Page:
When I moved to Raleigh in 1985, I chose to live in Historic Oakwood because of the beautiful homes. I knew it was a protected neighborhood. Since that time, there has been new construction, all of which conformed to the guidelines administered by the Raleigh Historic Development Commission, formerly the Raleigh Historic Districts Commission.
Many of the neighbors today are understandably upset over the current Euclid Avenue house controversy. Several strongly worded pieces in your paper from non-Oakwood residents have pointed to diversity in architectural styles and acceptance.
What those who have never lived in a historic district didn’t write is this: A house that is so out of character with the rest of the neighborhood is simply that: out of character. If a 1950s modern neighborhood suddenly had an 1808 federal house built, it would be out of character and would not “fit” into the neighborhood’s architectural style. OK to build it: maybe. Does it “belong” there: no.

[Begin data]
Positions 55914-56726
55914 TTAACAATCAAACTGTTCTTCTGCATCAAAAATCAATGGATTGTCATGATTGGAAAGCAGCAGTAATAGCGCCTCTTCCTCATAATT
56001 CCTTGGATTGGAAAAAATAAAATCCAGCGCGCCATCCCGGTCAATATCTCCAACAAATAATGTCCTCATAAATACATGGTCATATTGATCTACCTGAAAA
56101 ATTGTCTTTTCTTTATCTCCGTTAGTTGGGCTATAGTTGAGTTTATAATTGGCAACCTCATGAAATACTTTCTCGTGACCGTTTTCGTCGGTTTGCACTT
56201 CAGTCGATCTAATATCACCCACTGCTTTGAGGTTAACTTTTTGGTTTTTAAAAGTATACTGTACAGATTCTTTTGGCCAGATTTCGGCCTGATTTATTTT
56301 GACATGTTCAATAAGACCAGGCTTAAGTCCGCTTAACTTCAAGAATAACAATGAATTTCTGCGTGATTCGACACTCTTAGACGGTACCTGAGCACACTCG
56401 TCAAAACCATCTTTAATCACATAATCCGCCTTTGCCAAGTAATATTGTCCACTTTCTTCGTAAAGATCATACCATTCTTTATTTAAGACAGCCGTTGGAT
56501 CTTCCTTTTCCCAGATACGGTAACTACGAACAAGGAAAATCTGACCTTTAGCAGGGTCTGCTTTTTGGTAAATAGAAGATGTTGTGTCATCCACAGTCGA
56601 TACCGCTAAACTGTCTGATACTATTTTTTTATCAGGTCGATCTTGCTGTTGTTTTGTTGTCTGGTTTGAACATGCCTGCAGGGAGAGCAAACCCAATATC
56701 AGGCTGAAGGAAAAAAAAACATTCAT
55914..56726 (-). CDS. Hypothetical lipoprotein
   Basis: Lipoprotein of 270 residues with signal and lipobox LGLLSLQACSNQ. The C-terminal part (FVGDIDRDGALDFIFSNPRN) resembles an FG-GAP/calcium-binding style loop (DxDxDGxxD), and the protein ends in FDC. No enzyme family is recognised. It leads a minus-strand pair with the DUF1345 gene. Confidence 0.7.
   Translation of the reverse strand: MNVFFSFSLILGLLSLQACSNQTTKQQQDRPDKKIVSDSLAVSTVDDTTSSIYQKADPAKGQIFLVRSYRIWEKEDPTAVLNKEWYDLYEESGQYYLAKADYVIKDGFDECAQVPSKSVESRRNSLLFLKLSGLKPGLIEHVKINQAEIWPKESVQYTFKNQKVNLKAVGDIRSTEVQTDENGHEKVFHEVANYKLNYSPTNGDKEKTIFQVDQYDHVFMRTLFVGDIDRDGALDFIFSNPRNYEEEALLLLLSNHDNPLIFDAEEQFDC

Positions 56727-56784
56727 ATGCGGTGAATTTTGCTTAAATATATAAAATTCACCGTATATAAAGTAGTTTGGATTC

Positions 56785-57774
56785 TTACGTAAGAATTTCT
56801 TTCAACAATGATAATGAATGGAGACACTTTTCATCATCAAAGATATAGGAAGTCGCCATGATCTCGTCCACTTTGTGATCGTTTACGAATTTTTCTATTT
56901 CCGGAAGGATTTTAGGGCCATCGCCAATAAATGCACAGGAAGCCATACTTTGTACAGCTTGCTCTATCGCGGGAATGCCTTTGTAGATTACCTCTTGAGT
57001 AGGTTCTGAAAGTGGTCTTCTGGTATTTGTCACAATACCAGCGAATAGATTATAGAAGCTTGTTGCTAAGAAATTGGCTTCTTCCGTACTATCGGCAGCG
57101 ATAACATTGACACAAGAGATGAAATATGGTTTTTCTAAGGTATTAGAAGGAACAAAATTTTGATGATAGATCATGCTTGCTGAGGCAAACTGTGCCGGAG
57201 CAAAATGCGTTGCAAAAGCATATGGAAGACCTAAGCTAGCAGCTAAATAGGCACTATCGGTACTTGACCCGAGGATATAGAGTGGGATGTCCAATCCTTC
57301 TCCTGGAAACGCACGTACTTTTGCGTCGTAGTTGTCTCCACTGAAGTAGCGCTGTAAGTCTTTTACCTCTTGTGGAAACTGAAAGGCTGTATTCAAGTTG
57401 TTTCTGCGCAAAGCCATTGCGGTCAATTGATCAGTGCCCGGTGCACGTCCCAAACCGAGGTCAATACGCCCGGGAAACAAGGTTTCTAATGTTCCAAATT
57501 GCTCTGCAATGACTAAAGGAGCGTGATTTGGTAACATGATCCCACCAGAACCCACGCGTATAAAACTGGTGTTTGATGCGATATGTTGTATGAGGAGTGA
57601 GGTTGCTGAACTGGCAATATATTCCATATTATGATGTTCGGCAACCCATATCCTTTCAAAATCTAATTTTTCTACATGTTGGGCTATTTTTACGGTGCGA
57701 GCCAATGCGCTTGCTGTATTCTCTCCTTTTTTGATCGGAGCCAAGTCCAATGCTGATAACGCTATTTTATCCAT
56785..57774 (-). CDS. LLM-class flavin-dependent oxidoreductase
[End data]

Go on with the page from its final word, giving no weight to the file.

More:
I have to wonder why the Euclid Avenue house was planned and started knowing the controversy that would surround it before, during and very probably after completion. The potential damage to the neighborhood makes me think of the litmus test that applies here: Is the juice worth the squeeze?
Barbara Boney Campbell
Chair, Raleigh Historic Development Commission (1988-1992)